Sometimes life gets stagnant. While some people handle it with a grain of salt, other’s aren’t so good with it. Some choose to stay in their hometown and be around their family,feeling completely content. Others deal with an internal and possibly lifelong battle of always wanting to see whats next. I was ready to leave Los Angeles.A lot had changed in the last year and I was super anxious for the next chapter. It was a beast of a city, and with it’s deepest qualities of charm held equally difficult realities. My father eloquently put it “In LA you’re either a have or a have not.”Though I wasn’t struggling as much as my peers, I also was no longer growing as an individual. Quite frankly I was just bored. ¯\_(ツ)_/¯
I found myself exploring options and eventually I had to make a decision. Either decision was a good choice, but there could only be one. I applied to be a flight attendant, and things were moving along in the process. They were going to fly me out to Houston. If I took the position, I’d have 2 weeks notice to move out of my place, move to NEW JERSEY and live in a hotel for 2 months training (without pay) I’d make between $18,000-$20,000 a year to start. It was a sacrifice, but after it was over I’d be able to fly anywhere domestic for free on standby.
I thought it over and over again. Everyone wants to be a flight attendant and this is my chance. I could see it now, in my black heels cutting through TSA security looking like a boss with my navy blue suit and a mob of pilots (but inside I’d be highly concerned about my ability to pay rent for the month and also feeding myself.) There I’d be, fresh manicure, making a high schooler’s wages, trash bag in hand. Forced smile on face, collecting your plastic cups and spew bags as we prepared to land in Des Moines. I’d refill the hell out of your Pepsi, and if there was turbulence, you’d best believe I wouldn’t let you use the commode. (I know what you’re thinking. You’re thinking about how good I look pulling that rolling luggage and you’re right)
It had some pro’s and con’s. I could travel with this job, but I’d have to live in Newark. I’d be forced to look presentable every day (which I need), but I’d be poor as piss. Suddenly it didn’t feel so glamorous. Suddenly I was just an underpaid waitress in the sky dealing with grumpy travelers.
I thought about my other option. It was something I’d always secretely thought about doing for years and never had the cajones. Move to Australia. Did you ever have that weird friend growing up who’s room was filled with cheesy Ikea Eiffel tower photos? She opted for French language in high school over Spanish, even though our state bordered Mexico and knowing Spanish was highly valuable for any future career? She’d soon go to Paris for Uni where she’d eat artisan cheeses and drink fine wine on a blanket in the park with her beret wearing French boyfriend. That’s kind of how I felt about Oz. I was just sort of obsessed.
Something about their historical beginnings and rugged lifestyle. The way the wildlife is either super adorable and beautiful or deadly and dangerous. Their sense of humor and the way they talked. Their unusually good-lookingness. Even the bad looking ones were still super good looking. Their printed shirts and ability to somehow make bucket hats fashionable. Their Slang. Sharks. The outback. The Desert. INXS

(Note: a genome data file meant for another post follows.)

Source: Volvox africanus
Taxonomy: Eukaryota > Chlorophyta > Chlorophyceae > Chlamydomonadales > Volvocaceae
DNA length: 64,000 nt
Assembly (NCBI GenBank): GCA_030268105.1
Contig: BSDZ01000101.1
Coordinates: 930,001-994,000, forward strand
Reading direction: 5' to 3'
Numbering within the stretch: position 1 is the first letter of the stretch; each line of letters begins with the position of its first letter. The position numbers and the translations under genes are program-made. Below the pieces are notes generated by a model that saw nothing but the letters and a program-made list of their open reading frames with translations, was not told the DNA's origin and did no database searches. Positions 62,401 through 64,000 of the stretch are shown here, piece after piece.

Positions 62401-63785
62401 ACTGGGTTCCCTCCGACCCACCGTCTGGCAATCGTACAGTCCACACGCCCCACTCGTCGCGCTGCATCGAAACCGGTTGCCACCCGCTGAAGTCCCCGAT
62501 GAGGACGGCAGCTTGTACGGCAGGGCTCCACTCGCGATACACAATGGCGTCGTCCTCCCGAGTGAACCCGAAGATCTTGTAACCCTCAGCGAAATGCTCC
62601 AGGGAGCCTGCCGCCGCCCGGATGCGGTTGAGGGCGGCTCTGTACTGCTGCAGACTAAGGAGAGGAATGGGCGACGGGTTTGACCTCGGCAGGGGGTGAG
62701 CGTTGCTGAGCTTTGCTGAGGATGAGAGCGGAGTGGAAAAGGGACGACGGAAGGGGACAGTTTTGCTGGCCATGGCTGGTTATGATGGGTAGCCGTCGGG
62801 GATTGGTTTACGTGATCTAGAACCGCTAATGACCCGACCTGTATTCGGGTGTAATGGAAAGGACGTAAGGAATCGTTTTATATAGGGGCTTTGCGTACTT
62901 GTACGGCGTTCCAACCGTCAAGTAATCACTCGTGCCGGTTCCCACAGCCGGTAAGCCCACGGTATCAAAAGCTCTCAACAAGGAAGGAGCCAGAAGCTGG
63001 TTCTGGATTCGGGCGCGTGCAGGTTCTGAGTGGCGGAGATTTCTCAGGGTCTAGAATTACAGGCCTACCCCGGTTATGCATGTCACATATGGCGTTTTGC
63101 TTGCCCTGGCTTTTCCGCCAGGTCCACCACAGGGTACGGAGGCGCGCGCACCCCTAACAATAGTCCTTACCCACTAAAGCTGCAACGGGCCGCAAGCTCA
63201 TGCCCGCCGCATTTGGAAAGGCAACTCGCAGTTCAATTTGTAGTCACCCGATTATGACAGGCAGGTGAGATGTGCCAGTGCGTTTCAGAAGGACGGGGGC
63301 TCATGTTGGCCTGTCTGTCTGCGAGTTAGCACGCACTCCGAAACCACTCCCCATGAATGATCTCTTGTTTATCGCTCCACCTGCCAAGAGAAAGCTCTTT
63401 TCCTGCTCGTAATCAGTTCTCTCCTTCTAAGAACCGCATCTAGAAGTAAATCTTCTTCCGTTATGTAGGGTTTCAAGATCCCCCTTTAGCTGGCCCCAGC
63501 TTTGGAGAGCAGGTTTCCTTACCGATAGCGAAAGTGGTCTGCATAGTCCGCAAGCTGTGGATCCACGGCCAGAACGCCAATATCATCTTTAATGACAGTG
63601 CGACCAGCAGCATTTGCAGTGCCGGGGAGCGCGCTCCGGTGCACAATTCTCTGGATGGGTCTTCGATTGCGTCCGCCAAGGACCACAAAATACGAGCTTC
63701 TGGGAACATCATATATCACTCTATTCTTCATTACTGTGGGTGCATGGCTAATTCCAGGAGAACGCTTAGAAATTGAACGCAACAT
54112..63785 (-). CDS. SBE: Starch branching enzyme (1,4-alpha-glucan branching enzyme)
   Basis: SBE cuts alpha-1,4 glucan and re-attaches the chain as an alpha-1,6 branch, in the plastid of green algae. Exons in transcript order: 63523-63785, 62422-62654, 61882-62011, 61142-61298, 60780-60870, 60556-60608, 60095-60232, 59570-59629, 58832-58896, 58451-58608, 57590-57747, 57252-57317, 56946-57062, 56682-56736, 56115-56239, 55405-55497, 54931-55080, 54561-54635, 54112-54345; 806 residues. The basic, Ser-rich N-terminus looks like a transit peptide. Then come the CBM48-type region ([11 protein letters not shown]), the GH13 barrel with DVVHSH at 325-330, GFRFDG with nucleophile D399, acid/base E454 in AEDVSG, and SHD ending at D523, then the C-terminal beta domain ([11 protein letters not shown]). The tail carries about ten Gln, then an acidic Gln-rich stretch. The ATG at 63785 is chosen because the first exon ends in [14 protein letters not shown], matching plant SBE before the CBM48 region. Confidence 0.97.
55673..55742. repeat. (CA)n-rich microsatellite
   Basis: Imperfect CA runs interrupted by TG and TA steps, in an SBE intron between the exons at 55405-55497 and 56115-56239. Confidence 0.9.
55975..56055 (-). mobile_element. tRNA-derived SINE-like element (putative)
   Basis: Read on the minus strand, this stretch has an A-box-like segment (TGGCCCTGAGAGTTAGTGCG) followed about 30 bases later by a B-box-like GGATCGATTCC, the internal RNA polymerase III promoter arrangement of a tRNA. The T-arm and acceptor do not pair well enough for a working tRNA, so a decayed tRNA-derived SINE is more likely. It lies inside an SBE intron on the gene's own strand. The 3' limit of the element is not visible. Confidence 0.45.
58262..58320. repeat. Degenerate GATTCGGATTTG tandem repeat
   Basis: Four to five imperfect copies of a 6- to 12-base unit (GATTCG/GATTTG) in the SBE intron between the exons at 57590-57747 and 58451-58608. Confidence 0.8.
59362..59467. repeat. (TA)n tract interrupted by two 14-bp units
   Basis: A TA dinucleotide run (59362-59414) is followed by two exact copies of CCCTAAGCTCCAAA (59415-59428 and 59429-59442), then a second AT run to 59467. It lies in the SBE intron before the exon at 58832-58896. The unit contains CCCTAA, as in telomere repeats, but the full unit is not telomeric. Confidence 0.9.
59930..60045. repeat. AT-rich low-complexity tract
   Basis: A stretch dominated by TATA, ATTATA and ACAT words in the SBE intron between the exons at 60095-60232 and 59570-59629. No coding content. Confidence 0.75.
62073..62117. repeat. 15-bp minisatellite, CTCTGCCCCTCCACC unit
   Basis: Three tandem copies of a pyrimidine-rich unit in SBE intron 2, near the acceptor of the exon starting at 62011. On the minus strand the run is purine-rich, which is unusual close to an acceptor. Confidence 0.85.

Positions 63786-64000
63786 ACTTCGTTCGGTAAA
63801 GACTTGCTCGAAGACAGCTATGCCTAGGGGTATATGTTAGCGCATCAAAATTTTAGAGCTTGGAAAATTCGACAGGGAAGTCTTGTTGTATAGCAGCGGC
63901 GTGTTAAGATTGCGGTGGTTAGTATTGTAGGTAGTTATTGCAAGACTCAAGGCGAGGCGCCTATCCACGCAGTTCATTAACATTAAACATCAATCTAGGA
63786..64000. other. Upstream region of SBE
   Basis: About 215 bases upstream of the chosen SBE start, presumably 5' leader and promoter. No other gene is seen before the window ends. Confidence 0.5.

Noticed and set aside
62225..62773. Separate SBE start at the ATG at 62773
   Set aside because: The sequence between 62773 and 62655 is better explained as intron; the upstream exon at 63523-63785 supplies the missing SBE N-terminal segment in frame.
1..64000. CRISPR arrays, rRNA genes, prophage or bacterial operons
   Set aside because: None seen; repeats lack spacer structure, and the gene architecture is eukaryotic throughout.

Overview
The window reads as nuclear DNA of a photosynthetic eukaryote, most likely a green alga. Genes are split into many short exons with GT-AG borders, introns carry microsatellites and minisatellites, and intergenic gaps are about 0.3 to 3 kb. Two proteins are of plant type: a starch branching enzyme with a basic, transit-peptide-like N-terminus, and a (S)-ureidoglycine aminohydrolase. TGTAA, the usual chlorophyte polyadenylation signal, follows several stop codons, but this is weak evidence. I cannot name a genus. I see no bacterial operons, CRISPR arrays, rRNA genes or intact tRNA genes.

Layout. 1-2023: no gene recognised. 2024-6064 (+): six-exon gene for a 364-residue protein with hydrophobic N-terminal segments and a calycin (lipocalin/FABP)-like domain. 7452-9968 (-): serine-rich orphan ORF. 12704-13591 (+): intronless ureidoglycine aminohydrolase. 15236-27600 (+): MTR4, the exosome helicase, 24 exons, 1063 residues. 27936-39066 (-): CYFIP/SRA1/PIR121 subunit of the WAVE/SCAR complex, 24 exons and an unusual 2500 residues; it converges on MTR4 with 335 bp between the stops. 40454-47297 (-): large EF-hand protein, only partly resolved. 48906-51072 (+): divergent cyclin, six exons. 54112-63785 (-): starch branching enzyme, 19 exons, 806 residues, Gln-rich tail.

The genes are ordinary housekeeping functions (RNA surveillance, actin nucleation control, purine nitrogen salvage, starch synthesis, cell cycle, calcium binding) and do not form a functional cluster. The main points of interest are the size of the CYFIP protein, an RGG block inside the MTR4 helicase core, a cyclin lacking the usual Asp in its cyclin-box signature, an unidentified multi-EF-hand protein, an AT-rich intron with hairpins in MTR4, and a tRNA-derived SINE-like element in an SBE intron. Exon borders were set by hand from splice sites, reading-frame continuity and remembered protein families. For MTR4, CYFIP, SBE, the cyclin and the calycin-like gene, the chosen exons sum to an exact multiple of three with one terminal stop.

Until the age of 29 you can apply for a Working Holiday Visa. It allows you to legally work in the country for up to a year. You can only work each job for 6 months at a time but it gives you the capability of essentially funding your holiday and this was my last year to qualify.
I called my parents, both sensible people, and laid out the pros and the cons of both choices. While I expected them to chose an obvious job over wreckless country abandonment, I found myself in shock when my mother, the usual ball buster, said “Go to Australia.” and my dad said something along the lines of “Following in your old man’s footsteps eh?” (He did the same in his 20’s) The choice was obvious.
I’m leaving in July. I’m selling my car, I’m quitting my job, I’m ridding myself of worldly possessions minus some essentials (bikini is obvious #1). I’ll be flying out from Portland Oregon immediately following my last USA obligation, my best friend’s wedding.
Am I out of touch with reality? Possibly.
Obviously this isn’t going to be all unicorns and lollipops. It’s not going to be all surfs up and Liam Hemsworth’s. It’s going to have it’s challenges: It will be more expensive there, I will need to convince someone to hire me. I don’t know where I will live. I can hardly understand Australian’s when they talk, so that’s a problem. Obviously I will be confused and frustrated at times, but honestly I’m not that worried about it. I’m friendly and competent and a decent person and it’s going to be okay. If it doesn’t work out I’ll just come home. Duh. At least I gave it a go.
Being a Geriatrics nurse has altered my own outlook towards youth in many ways. Much like Labor and Delivery nurses bringing people into the world, I am with them at the end.Doing this has given me a lot of wisdom and I cant help but constantly hear the regretful statements made from patients who wish they took more chances. I don’t want to be that old lady who was scared to take risks. I want to be the old lady with shitty unrecognizable tattoos and stories that will make any young nurse be like “Yeah. you’re alright you creepy old lady…….you’re alright.”
Please make all checks payable to : Casey Horan…. just kidding.